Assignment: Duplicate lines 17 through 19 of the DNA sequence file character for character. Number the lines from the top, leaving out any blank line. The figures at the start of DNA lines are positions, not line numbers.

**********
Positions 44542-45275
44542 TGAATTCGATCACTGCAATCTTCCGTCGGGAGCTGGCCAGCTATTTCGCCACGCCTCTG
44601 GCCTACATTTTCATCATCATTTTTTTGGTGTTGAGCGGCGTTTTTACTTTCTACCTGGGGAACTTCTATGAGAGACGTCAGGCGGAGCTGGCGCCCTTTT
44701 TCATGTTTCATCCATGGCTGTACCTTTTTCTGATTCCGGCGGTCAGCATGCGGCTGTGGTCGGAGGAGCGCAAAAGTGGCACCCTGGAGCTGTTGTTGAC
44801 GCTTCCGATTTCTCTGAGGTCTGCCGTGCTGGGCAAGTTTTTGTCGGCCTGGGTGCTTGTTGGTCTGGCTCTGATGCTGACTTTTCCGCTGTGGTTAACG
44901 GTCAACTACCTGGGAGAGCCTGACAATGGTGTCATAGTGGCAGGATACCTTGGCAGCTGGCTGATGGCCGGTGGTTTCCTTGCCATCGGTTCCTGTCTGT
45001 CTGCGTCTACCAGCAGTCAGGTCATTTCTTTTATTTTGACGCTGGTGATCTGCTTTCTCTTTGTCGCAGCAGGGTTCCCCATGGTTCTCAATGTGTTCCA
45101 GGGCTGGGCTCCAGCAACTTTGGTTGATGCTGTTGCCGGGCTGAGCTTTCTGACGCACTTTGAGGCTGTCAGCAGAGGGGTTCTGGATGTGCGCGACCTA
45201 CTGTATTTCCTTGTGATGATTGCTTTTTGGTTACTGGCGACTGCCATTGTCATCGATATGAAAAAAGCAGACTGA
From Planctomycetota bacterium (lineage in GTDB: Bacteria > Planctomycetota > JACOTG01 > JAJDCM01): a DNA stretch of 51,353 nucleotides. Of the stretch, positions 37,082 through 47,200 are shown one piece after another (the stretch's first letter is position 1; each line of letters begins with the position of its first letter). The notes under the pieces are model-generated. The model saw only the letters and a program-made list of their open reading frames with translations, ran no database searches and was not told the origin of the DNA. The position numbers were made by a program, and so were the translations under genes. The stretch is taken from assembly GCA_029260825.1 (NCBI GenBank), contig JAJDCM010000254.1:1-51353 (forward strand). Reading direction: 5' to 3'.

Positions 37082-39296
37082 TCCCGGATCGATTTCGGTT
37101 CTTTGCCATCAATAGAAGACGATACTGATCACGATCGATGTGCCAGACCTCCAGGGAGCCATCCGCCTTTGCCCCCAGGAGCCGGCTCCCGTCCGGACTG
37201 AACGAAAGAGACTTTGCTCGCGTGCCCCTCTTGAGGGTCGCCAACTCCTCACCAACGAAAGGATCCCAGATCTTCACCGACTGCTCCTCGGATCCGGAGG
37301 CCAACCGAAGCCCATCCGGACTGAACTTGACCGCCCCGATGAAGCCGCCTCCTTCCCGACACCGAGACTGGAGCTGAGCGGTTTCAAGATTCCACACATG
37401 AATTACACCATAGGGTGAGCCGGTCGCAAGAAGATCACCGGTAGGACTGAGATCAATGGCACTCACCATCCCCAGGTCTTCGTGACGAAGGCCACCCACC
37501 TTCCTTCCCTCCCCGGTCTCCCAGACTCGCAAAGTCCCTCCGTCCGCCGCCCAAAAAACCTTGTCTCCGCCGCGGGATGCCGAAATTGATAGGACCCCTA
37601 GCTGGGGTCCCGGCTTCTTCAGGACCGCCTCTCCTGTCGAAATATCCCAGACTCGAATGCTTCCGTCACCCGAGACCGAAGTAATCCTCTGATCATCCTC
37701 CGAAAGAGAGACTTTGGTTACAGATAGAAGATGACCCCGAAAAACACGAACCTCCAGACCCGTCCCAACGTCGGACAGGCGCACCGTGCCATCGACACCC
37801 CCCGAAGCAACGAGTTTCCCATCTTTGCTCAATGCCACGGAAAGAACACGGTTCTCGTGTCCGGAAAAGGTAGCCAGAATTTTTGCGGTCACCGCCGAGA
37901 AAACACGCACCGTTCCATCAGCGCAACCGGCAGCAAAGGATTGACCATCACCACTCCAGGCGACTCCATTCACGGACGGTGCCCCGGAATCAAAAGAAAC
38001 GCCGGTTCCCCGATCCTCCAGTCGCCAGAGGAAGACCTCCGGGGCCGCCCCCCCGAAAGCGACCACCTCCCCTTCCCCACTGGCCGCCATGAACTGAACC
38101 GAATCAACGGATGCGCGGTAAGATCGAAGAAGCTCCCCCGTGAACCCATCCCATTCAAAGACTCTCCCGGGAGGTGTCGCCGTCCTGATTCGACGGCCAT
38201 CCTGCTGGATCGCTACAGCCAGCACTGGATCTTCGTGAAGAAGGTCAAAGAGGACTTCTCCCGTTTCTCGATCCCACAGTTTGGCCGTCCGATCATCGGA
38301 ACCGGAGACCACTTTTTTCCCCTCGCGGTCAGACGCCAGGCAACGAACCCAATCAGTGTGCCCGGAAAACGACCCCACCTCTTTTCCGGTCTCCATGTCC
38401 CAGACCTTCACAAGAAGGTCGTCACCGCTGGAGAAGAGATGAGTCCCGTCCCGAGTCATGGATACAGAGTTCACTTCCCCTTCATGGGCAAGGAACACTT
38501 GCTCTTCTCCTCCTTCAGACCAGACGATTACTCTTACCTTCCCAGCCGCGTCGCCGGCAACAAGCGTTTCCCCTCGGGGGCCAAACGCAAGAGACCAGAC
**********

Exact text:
37501 TTCCTTCCCTCCCCGGTCTCCCAGACTCGCAAAGTCCCTCCGTCCGCCGCCCAAAAAACCTTGTCTCCGCCGCGGGATGCCGAAATTGATAGGACCCCTA
37601 GCTGGGGTCCCGGCTTCTTCAGGACCGCCTCTCCTGTCGAAATATCCCAGACTCGAATGCTTCCGTCACCCGAGACCGAAGTAATCCTCTGATCATCCTC
37701 CGAAAGAGAGACTTTGGTTACAGATAGAAGATGACCCCGAAAAACACGAACCTCCAGACCCGTCCCAACGTCGGACAGGCGCACCGTGCCATCGACACCC